Our first Carey ancestor who settled in Ohio was George Carey. George is said to have arrived in Miami county from New Jersey in about 1807 and to have worked as a stonemason on the Miami Canal. George, his wife Phebe, and some of their children moved north to Paulding county. George is said to have died there in 1846; Phebe is said to have died in Miami county in 1850. Their son Isaac spent the rest of his life in Paulding county and raised his family there. This biography of Isaac's son, David Clark Carey, along with the engravings of David and his wife Sarah, appeared in the Historical Atlas of Paulding County, published by The Western Publishing Company of Madison, Wisconsin, in 1892. A big thank you to cousin Eric Elliott, who is a descendant of Isaac and David, for sending them! We've taken the liberty of breaking the biography into paragraphs for ease of reading.
Hon. David C. Carey is a worthy descendant of one of Paulding county's pioneer settlers. He was born in Auglaize township of the above named county, January 21, 1826, and is a son of Isaac and Abigail (Hudson) Carey.
George Carey, the paternal grandfather, was a native of Essex county, N. J., and of English extraction. The Carey family were among the early settlers of Essex county, and date their settlement in this country back to the colonial period, being one of the prominent families of that day.
The maternal grandfather was Shadrach Hudson, a native of New York state and a descendant of an English family. He served gallantly in the war of 1812, and subsequently settled in Miami county, Ohio, being one of the early residents of that section. In 1821 or 1822 he removed to Paulding county, and it is claimed that he erected the first dwelling in the county. He was a teamster in the war of 1812 and was at the battle which resulted in the defeat of St. Clair. He was a man of medium stature and possessed intelligence as was rarely found in the men of that day. His family consisted of six sons and four daughters, the last one dying in Defiance, in 1890, at the age of seventy years.
Isaac Carey,1 the father of our subject, removed, with his parents to Kentucky, when he was five years old, and afterward located with them in Miami county, Ohio. He enjoyed but few educational advantages, being raised upon the farm, and engaged in learning the trade of the stone mason, and brick-layer. In 1823 Mr. Carey decided to locate in Paulding county, and, in company with his wife and son, Shadrach H.,2 he traveled overland to Paulding county, and settled in the wilderness. Isaac Carey was a hardworking man, and devoted the better part of his life to his trade and in making a home for his family. He was an advocate of education, and sent his children to the schools of the neighborhood, which he and two neighbors established in a private way. He raised a family of five sons and four daughters, the subject of this sketch being the only living member of the family. Mr. Carey was a consistent and life-long member of the Methodist Episcopal church. After a life of usefulness and probity, he died at the age of fifty-one years, bearing with him to the grave the esteem and love of all whose fortune it had been to know him.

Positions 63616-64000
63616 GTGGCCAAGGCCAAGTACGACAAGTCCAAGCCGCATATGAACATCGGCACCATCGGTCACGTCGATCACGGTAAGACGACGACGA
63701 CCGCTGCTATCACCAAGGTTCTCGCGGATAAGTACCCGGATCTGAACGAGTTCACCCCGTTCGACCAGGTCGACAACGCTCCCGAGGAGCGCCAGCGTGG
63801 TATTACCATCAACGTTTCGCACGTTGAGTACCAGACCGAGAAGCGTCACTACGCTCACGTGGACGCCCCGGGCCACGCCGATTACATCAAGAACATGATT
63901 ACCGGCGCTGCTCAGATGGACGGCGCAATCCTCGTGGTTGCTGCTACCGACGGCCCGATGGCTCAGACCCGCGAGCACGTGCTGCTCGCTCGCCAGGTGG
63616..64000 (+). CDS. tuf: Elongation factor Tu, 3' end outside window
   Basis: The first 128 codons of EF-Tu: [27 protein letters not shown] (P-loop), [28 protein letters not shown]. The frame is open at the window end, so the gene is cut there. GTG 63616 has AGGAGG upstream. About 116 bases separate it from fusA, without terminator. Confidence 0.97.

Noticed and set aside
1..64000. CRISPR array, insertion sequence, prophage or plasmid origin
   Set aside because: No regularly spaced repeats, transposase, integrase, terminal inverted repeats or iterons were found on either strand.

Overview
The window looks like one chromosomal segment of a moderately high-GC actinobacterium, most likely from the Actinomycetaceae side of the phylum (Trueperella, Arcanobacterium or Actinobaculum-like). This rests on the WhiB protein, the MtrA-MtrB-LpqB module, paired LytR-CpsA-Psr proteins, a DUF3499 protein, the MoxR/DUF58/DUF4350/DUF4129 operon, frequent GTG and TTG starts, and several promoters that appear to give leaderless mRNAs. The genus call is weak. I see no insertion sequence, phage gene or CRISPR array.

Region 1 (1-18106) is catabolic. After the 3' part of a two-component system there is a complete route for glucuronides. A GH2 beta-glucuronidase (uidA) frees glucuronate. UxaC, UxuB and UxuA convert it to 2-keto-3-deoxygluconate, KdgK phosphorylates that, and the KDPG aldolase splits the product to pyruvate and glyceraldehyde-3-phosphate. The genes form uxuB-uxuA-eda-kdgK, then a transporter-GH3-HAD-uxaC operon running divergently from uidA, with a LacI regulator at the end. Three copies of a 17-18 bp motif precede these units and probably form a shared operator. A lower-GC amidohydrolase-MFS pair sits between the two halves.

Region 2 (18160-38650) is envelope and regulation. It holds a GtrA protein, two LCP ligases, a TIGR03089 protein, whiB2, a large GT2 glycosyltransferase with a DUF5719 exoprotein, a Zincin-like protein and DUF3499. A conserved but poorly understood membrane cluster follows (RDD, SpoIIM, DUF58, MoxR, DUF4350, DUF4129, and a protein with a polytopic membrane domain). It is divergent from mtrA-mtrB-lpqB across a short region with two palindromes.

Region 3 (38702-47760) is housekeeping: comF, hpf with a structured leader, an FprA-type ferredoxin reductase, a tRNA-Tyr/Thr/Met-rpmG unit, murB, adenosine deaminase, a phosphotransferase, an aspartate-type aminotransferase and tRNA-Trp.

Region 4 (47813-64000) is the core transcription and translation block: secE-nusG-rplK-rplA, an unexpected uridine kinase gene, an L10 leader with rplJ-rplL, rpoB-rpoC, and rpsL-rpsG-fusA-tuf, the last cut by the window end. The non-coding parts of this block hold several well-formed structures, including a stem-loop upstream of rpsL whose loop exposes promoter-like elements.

David C. Carey3 was the first white child born in what is now Paulding county. He was raised upon the homestead farm in Auglaize township, and was given an education such as could be obtained in the township schools. He also attended school at Defiance. Remaining at home he worked upon the farm and later taught school. After his marriage he located on section 20 of Brown township, and commenced the process of clearing and improving a farm, where he continued to live until 1870, when he was elected probate judge and served till 1875, having been re-elected after the expiration of his first term. In 1877, Mr. Carey removed to Hutchinson, Kan., and engaged in farming. In the fall of 1878 he returned to Brown township and located upon the homestead farm, where he resided until 1882, when he settled in Oakwood, where he has since lived. Mr. Carey has always been an active and ardent republican, and acceptably filled the office of mayor of Oakwood. He enlisted during the late war in Company H, One Hundred and Ninety-first Ohio volunteer infantry, on February 20, 1865, and saw active service until August 27th. While going to the Ohio river and into the Shenandoah valley, he contracted a cold from the effects of which he has never fully recovered.
Mr. Carey was married May 22, 1848, to Miss Sarah Lydia, the accomplished daughter of Josiah and Lydia (Goodell) Talbert. The maternal grandfather of Mrs.Carey was William Goodell, a native of Massachusetts and a soldier in the Revolutionary war. He was a descendant of a Puritan family. Josiah Talbert, the father of Mrs. Carey, settled in western New York in 1815, where he and his wife died, leaving a son and two daughters, Mrs. Carey being the only living member of her family. She came to Defiance in 1836 with her sister, Mrs. Allen, wife of Dr. O. H. Allen, and received a liberal education in the schools of that place, completing her course in Oberlin college. This cultured lady became the mother of [sic] ten children, whose respective names are as follows: